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How to Detect Air Leaks In Your Facility

Written by  Ryan Noble

facility-air-leaks.jpgIt's that time of year again, at least for us up north. An easy way to minimize heating costs during the winter season is to conduct an air leak audit on your facilities. As much as 40% savings (https://www.airbarrier.org) can be seen by sealing up those elusive leaks. The question is how do you go about locating them? Well, there are a few different methods that will allow you to visualize the air currents from leaks. Air pressure manipulation, Infrared technology, smoke, and using your hands to feel around the facility envelope are all methods being used today for leak detection.

Blower Door Test

A blower door test involves mounting a sealed fan into any exterior door of a facililty. The exterior door must have direct access to the indoor space being tested for leaks. Obviously, the test wouldn't work so well if the blower door was placed in the outside doorframe of a vestibule, unless the vestibule is what you needed to test. Among blower doors that are calibrated, air pressure gauges determine how air tight the entire indoor space is. This test should be the first step in determining the presence of air leaks in a facility. This test can also be done with installed mechanical ventilation to create a positively or negatively pressurized interior. This test will not indentify where the leaks are just that they exist and how bad the leaks are cumulatively.

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Image source: www.greenriver-llc.com

 

Infrared Thermography

Thermal imaging allows you to see differences in temperature using infrared technology. The best time to use infrared to locate air leaks is during the hottest or coldest seasons. At these times, there is a big difference between the temperature of outdoor and indoor air making it easy to spot infiltrations through the facility envelope. The image below shows air infiltration around window, baseboards, and air vents. Thermal imaging can also be used to locate water leaks, wet insulation, and where insulation is insufficient. Infrared cameras cost anywhere from a few hundred to ten's of thousands of dollars. There are even some that are compatible with smartphones and tablets such as the SeekThermal CompactXR for $299 or the FLIR One for $249.99.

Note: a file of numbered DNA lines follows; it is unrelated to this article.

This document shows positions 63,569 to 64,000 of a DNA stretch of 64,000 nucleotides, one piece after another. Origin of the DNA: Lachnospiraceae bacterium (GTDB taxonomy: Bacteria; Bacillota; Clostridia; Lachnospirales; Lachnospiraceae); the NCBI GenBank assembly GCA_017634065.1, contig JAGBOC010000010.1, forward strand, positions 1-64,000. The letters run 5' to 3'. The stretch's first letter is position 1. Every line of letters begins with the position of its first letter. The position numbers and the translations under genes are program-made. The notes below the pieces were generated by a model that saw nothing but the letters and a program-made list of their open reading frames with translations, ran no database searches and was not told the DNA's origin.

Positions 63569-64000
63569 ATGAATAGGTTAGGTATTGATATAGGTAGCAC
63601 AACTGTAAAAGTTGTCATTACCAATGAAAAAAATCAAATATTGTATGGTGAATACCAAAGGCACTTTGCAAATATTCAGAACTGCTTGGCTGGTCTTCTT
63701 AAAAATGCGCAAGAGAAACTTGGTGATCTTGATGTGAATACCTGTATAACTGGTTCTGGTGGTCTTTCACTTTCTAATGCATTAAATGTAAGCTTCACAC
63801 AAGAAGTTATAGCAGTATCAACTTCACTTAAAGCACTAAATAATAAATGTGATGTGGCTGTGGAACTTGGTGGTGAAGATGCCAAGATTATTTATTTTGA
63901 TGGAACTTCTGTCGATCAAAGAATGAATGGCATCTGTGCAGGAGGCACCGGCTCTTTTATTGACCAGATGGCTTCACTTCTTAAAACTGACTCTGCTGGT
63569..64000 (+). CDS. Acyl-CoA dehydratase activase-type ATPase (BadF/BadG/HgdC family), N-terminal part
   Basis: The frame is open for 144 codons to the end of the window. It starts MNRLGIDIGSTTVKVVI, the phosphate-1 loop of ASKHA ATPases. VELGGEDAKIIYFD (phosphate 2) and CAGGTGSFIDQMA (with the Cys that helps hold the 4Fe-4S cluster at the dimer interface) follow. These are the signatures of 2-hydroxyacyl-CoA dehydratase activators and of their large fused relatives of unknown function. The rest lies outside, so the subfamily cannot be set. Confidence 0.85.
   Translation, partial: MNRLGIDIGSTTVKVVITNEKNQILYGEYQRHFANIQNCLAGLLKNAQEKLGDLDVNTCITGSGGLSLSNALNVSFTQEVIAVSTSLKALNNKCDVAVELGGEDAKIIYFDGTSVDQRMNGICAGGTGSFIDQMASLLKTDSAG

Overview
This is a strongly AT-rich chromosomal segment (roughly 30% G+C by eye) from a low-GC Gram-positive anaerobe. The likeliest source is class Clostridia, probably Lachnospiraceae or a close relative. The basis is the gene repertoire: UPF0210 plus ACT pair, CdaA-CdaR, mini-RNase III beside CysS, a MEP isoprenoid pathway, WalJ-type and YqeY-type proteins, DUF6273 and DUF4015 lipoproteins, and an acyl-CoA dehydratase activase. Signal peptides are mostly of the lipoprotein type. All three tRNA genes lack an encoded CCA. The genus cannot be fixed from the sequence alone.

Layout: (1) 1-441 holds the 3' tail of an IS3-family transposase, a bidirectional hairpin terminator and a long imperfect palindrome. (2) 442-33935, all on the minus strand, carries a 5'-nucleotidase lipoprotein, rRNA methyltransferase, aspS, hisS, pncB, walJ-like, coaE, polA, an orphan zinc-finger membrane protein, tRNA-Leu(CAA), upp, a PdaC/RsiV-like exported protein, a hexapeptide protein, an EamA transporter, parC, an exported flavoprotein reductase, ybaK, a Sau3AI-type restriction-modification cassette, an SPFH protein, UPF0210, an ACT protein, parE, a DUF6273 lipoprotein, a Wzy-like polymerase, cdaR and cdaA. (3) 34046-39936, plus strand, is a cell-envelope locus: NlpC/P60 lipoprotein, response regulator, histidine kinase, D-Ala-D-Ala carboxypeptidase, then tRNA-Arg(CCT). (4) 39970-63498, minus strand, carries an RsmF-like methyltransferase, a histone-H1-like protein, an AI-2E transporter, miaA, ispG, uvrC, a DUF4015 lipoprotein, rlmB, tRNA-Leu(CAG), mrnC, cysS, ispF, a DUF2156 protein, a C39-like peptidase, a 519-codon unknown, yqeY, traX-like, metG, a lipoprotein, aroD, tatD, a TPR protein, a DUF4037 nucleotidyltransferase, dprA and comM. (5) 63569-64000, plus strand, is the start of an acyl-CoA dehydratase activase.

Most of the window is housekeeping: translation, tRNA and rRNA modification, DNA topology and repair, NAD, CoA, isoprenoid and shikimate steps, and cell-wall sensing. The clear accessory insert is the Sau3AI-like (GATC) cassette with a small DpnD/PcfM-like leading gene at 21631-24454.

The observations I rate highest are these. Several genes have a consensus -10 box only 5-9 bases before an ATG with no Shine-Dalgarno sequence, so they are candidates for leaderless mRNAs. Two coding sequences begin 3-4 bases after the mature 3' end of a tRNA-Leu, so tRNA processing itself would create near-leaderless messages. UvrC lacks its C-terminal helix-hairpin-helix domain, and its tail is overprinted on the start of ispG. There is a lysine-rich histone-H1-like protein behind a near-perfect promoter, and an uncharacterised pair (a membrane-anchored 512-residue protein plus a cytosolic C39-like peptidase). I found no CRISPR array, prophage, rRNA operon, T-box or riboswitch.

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Image source: www.greenbuildingadvisor.com

 

Infrared Laser Temperature Reader

Laser readers have been around a while and are similar to thermography devices in that they detect changes in temperature. The difference is that infrared thermography overlays thermal readings over the surroundings where laser readers only report the temperature of what is being detected by the laser. If you know where problem areas could be, verifying air leaks with a laser tempererature reader may be all that you need. The video below reviews a simple ifrared temperature reader from Black & Decker. It's built for homeowners but it's simple to use and it's a cheap alternative to infrared thermography devices. You can even set reference points to compare surface temperature readings unlike most infrared laser devices. At $30-$40 it's pretty handy tool for commercial facilities as well.

 

Smoke Testing

Smoke allows you to visualize air flow. Most tests utilize a handheld smoke device such as a smoke pencil or smoke tubes to generate small amounts of concentrated smoke. If an air current is present from a leak, the smoke will be forced to move in the direction of the current. If smoke is being blown into the facility, there is air infiltration from outdoors or if it is being sucked out, there is air exfiltration from indoors. It is a good idea to pair this test with thermal testing to verify that temperature differences are caused by air leakage versus water damage or insuffiecient insulation. Smoke test kits run about $30-$60.

 

Good ol' Touch

It may be a little rudamentary but it's effective. Feeling around for air leaks can be the easiest way to detect them. Drafts are common in most facilities and feeling around the envelope for cold breezes will tell you where some caulking is needed. 

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Topics: Tips n' Tricks, HVAC, Energy Efficiency